Republished from Newsclick

The government of India wants the media to stop creating panic by disseminating fake news about the ongoing crisis before first ascertaining from it ‘true’ and ‘factual’ information. On Tuesday, the Supreme Court stated that it does not intend ‘interfering’ with ‘free discussion’ while directing the media to ‘refer to and publish the official version of developments’ and events.

Are we moving towards the situation that prevailed in the country in the mid-1970s during the Emergency period when Indira Gandhi’s government muzzled the press? Yes, regrettably, says Paranjoy Guha Thakurta

The media may never be the same in the aftermath of the COVID-19 pandemic and the economic collapse that will accompany and follow the health emergency across the world, and in India. Many governments across the globe are claiming that state control over information flows is essential, not just to combat fake news over the internet and social media, but also to confront and combat the ongoing multi-facetted crisis.

In this country, there is a distinct possibility that rules could be interpreted and laws amended to enable the ruling regime to curb freedom of expression, especially information in digital media. This is not to argue that strict action should not be taken against purveyors of disinformation. But, there is a clear and present danger that the cure for fake news as proposed by authoritarian regimes, including the one in India, could prove worse than the disease.

On the evening of March 31, a bench of the Supreme Court of India headed by the Chief Justice of India S.A. Bobde and including Justice L. Nageswara Rao issued the following direction:

“The migration of large number of labourers working in the cities was triggered by panic created by fake news that the lockdown would continue for more than three months. Such panic driven migration has caused untold suffering to those who believed and acted on such news. In fact, some have lost their lives in the process. It is therefore not possible for us to overlook this menace of fake news either by (the) electronic, print or social media. Section 54 of the Disaster Management Act, 2005 provides for punishment to a person who makes or circulates a false alarm or warning as to disaster or its severity or magnitude, leading to panic. Such person shall be punished with imprisonment, which may extend to one year or with fine.” 

The court urged the media not to disseminate  unverified news capable of causing panic, adding: “We do not intend to interfere with the free discussion about the pandemic, but direct the media (to) refer to and publish the official version about the developments.”

The court quoted a recent statement by Dr Tedros Adhanom Ghebreyesus, Director General, World Health Organisation (WHO): “We are not just fighting an epidemic; we are fighting an infodemic. Fake news spreads faster and more easily than this virus, and is just as dangerous.”

The 39-page status report, signed by the Union Home Secretary Ajay K. Bhalla, and submitted by the government of India to the apex court the same day concluded by stating:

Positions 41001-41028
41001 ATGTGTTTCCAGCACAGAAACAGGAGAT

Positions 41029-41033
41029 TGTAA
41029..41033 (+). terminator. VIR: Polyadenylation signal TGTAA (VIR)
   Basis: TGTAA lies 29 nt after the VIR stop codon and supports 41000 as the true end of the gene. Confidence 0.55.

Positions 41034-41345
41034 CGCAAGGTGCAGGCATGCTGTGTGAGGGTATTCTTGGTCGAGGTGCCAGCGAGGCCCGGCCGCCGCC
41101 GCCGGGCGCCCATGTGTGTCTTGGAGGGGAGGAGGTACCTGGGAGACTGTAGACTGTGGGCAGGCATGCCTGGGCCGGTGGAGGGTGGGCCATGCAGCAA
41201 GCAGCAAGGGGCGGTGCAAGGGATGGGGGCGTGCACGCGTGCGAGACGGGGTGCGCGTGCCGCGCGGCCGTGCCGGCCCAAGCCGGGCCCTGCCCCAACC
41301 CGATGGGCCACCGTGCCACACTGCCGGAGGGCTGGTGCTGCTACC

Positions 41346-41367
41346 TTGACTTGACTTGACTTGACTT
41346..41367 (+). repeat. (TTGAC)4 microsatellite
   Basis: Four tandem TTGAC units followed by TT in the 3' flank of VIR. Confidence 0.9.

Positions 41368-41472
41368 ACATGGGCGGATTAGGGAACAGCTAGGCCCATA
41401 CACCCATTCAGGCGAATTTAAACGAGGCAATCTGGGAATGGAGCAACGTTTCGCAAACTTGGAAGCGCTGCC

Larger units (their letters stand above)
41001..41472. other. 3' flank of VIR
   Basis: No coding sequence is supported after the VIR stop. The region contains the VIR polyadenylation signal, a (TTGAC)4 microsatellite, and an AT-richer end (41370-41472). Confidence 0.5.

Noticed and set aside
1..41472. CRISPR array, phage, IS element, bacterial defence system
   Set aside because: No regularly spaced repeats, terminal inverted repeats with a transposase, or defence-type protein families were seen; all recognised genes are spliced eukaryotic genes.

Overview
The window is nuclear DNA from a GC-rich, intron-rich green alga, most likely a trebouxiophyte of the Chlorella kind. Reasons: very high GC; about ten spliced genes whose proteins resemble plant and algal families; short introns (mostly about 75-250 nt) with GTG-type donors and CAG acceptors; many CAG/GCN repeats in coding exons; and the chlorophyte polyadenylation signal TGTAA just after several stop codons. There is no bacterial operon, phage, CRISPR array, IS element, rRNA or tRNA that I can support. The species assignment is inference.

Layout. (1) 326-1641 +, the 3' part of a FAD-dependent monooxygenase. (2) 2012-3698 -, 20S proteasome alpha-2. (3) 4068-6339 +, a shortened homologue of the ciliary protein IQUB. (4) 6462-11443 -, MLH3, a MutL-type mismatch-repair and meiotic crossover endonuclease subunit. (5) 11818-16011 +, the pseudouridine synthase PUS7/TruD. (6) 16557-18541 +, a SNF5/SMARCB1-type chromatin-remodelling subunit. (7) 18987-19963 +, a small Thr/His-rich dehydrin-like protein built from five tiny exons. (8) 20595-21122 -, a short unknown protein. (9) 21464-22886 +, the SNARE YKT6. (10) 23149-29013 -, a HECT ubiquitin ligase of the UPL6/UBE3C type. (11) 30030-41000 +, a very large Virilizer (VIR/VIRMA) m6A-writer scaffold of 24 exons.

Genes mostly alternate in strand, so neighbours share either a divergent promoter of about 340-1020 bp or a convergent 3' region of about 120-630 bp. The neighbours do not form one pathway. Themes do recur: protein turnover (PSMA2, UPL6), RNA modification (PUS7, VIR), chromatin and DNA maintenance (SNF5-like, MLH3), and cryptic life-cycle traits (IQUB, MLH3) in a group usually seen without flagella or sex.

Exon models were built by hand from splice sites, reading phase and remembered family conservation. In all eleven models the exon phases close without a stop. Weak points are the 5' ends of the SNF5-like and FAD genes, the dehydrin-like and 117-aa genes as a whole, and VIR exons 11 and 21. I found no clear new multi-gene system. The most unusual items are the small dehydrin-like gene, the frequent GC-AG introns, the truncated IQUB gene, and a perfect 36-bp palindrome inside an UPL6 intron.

“In an unprecedented situation of this nature, any deliberate or unintended fake or inaccurate reporting either in electronic, print or social media and, particularly, in web portals, has a serious and inevitable potential of causing panic in large sections of society… any panic reaction by any section of society could not only be harmful for such (a) section but would harm the entire nation.” 

The government urged the Supreme Court to direct the media not to “print, publish or telecast anything without first ascertaining the true (and) factual position” provided by the central government.

On the evening of March 23, less than 24 hours after Prime Minister Narendra Modi effusively praised the “tireless efforts” of the media for providing a “great service to the nation” by “understanding the gravity of the pandemic threat” and appreciating “the role played by the news channels in spreading awareness” about social distancing, police personnel in the national capital of Delhi and in Hyderabad assaulted at least four journalists who were reporting on the countrywide lockdown.


In the early afternoon of March 24, Naveen Kumar, a reporter with the leading Hindi television news channel Aaj Tak said he was abused and beaten up by cops in Delhi Police uniforms while on his way to work. He said that he was at the Delhi-Noida check-post when his car was stopped. Despite showing his identity card, he was pushed inside a van where three policemen uttered expletives and punched him. He said he was let off after others gathered around the van and witnessed him being assaulted.

The same night, policemen physically assaulted three journalists in Hyderabad: Ravi Reddy, bureau head of The Hindu, who was stopped at a barricade and roughed up while he was returning home from work; Mendu Srinivas, political bureau chief of the Telugu daily Andhra Jyothi was bashed up and insulted, as was Mohammed Hussain, a journalist with the English website of the Urdu daily Siasat.

A representative of the Committee to Protect Journalists (CPJ), a New York-based independent, non-profit, non-government organisation that seeks to promote media freedom and defend the rights of journalists, sent messages to the spokespersons of the police departments in Delhi and Hyderabad seeking their views on what had been reported by the four journalists, but received no responses.

Even if these are isolated instances, if police personnel can act in the manner they did in the capital of India and the capital of Telengana, should one be surprised by the manner in which cops are seen in videos recorded on mobile phones, behaving worse than criminals with the poor and the underprivileged?

Indian Media in the Post-Truth Era 

The paradox of the post-truth world we are living in was epitomised by two connected developments: a letter sent by the Ministry of Information & Broadcasting (I&B) on the day the Prime Minister uttered homilies in a video-conference he conducted with a select group of owners and representatives of media organisations from across the country. Firstly, the following is an excerpt of what Modi said, according to a statement issued by the Prime Minister’s Office:

“The tireless efforts of the reporters, camerapersons and technicians are a great service to the nation. The media should counter pessimism and panic through positive communication. COVID-19 is a lifetime challenge and it needs to be tackled through new and innovative solutions.”